WHERE'S THE FLY?

``Where's the fly?'' appears in large type opposite an illustration of a fly, enlarged many times, against a textured brown background. A turn of the page reveals that the answer is ``On the dog's nose,'' depicted with a close-up of a hound's head with a small fly on its nose. Then, ``Where's the dog?'' Each answer effectively moves readers away from the fly and the dog, as the pictures show ever wider horizons, from yard to street corner, from neighborhood to town, city, bay, ocean, and finally, to the earth floating in space. ``Where's the fly?'' Cohen (Pigeon, Pigeon, 1992, etc.) asks one more time. Barnet, working in colored pencil, is more methodical than the text as she creates the effect of a zoom lens working in reverse, revealing an ever broader swath of the world. While yard, street corner, playground, and school are not dramatically different points of reference, she insistently pushes the perspective back, and subsequently makes the concepts of Istvan Banyai's Zoom and Re- Zoom (both, 1995) accessible to the preschool audience. Running across the top of every recto page are tiny icons, each representing a matching object in the drawing opposite it. As the drawings increase in complexity the objects get more challenging to locate; it's a bonus in an already fine book that works as a brainteaser for young readers and a philosophical launch pad for older ones. (Picture book. 4+)

Pub Date: March 1, 1996

ISBN: 0-688-14044-0

Page Count: 32

Publisher: Greenwillow Books

Review Posted Online: May 20, 2010

Kirkus Reviews Issue: Feb. 15, 1996

Did you like this book?

No Comments Yet

This warm family story is a splendid showcase for the combined talents of Medina, a Pura Belpré award winner, and Dominguez,...

MANGO, ABUELA, AND ME

Abuela is coming to stay with Mia and her parents. But how will they communicate if Mia speaks little Spanish and Abuela, little English? Could it be that a parrot named Mango is the solution?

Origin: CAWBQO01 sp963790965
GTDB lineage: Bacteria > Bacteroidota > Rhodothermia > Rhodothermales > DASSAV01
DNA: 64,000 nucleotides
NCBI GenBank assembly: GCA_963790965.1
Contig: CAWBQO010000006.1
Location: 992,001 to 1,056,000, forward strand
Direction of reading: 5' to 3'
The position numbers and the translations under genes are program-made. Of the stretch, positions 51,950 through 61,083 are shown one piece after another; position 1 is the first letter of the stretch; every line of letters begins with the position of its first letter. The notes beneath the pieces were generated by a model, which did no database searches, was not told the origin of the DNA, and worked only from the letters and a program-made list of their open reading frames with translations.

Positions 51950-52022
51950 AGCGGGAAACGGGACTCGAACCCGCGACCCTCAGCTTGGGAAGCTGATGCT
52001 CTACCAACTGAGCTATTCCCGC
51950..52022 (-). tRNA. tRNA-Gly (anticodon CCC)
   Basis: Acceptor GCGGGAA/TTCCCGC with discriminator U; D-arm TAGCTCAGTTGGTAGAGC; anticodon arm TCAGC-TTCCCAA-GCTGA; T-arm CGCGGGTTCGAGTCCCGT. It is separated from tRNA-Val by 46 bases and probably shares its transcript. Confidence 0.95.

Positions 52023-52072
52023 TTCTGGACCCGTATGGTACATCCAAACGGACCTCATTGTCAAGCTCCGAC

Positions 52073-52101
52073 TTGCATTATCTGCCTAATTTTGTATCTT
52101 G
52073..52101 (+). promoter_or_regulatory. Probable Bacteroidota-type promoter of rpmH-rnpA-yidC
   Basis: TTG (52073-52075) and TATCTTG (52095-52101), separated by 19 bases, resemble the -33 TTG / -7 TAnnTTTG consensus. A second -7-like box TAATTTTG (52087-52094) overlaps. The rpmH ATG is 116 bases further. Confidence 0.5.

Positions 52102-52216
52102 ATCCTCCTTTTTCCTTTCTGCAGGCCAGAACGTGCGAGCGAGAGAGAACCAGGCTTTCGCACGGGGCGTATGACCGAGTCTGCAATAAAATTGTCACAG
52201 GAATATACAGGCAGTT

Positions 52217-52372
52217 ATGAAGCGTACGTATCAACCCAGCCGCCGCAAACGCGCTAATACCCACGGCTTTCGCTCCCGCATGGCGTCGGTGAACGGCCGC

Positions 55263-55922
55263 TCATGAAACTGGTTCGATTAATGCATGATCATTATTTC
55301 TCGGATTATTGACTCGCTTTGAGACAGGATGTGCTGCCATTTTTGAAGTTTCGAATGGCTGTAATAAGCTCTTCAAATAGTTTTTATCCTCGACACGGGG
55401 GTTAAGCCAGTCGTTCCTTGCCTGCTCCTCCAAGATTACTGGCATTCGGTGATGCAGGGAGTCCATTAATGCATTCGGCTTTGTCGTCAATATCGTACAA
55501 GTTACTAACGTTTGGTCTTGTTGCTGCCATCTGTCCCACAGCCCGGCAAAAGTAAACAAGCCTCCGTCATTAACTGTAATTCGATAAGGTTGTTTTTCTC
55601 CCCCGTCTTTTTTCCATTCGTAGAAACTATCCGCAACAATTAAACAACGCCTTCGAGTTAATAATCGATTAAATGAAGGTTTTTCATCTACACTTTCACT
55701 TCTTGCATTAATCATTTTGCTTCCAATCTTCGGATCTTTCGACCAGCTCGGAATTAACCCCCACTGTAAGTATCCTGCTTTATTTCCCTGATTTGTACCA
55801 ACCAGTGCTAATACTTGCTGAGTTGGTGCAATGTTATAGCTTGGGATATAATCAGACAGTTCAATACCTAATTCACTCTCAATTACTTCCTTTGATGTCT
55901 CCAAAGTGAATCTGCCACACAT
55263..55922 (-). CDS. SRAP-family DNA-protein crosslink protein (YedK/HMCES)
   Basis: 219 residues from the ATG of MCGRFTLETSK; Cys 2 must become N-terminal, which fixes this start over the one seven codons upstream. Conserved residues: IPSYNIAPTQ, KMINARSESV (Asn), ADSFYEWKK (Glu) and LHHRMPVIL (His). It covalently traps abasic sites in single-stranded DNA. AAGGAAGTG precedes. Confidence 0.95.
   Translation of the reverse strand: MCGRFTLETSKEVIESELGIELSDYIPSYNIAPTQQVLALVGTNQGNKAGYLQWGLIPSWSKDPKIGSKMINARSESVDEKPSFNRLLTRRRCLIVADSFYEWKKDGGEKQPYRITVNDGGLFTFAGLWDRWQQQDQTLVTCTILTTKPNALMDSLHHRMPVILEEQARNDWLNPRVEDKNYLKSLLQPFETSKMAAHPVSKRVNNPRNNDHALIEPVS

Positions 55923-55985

The measured, evocative text describes how Mia’s español is not good enough to tell Abuela the things a grandmother should know. And Abuela’s English is too poquito to tell Mia all the stories a granddaughter wants to hear. Mia sets out to teach her Abuela English. A red feather Abuela has brought with her to remind her of a wild parrot that roosted in her mango trees back home gives Mia an idea. She and her mother buy a parrot they name Mango. And as Abuela and Mia teach Mango, and each other, to speak both Spanish and English, their “mouths [fill] with things to say.” The accompanying illustrations are charmingly executed in ink, gouache, and marker, “with a sprinkling of digital magic.” They depict a cheery urban neighborhood and a comfortable, small apartment. Readers from multigenerational immigrant families will recognize the all-too-familiar language barrier. They will also cheer for the warm and loving relationship between Abuela and Mia, which is evident in both text and illustrations even as the characters struggle to understand each other. A Spanish-language edition, Mango, Abuela, y yo, gracefully translated by Teresa Mlawer, publishes simultaneously.

This warm family story is a splendid showcase for the combined talents of Medina, a Pura Belpré award winner, and Dominguez, an honoree. (Picture book. 4-7)

Pub Date: Aug. 25, 2015

ISBN: 978-0-7636-6900-3

Page Count: 32

Publisher: Candlewick

Review Posted Online: April 15, 2015

Kirkus Reviews Issue: May 1, 2015

Did you like this book?

No Comments Yet

WHAT DO YOU DO WITH A TAIL LIKE THIS?

Not only does Jenkins (Life on Earth, 2002, etc.) again display a genius for creating paper-collage wildlife portraits with astonishingly realistic skin, fur, and feathers, but here on alternate spreads he zooms in for equally lifelike close-ups of ears, eyes, noses, mouths, feet, and tails. Five examples of each organ thrusting in from beyond the pages’ edges for each “What do you do” question precede spreads in which the point of view pulls back to show the whole animal, with a short accompanying caption. Visual surprises abound: a field cricket’s ears are actually on its legs; a horned lizard can (and does, here) squirt blood from its eyes as a defense mechanism; in an ingenious use of page design, a five-lined skink’s breakable tail enters and leaves the center gutter at different points. Capped by a systematic appendix furnishing more, and often arresting, details—“A humpback whale can be 50 feet long and weigh a ton per foot”—this array of wide eyes and open mouths will definitely have viewers responding with wide eyes and open mouths of their own. (Picture book/nonfiction. 6-9)

Pub Date: March 24, 2003

ISBN: 0-618-25628-8

Page Count: 32

Publisher: Houghton Mifflin

Review Posted Online: May 20, 2010

Kirkus Reviews Issue: Jan. 15, 2003

Did you like this book?

No Comments Yet
more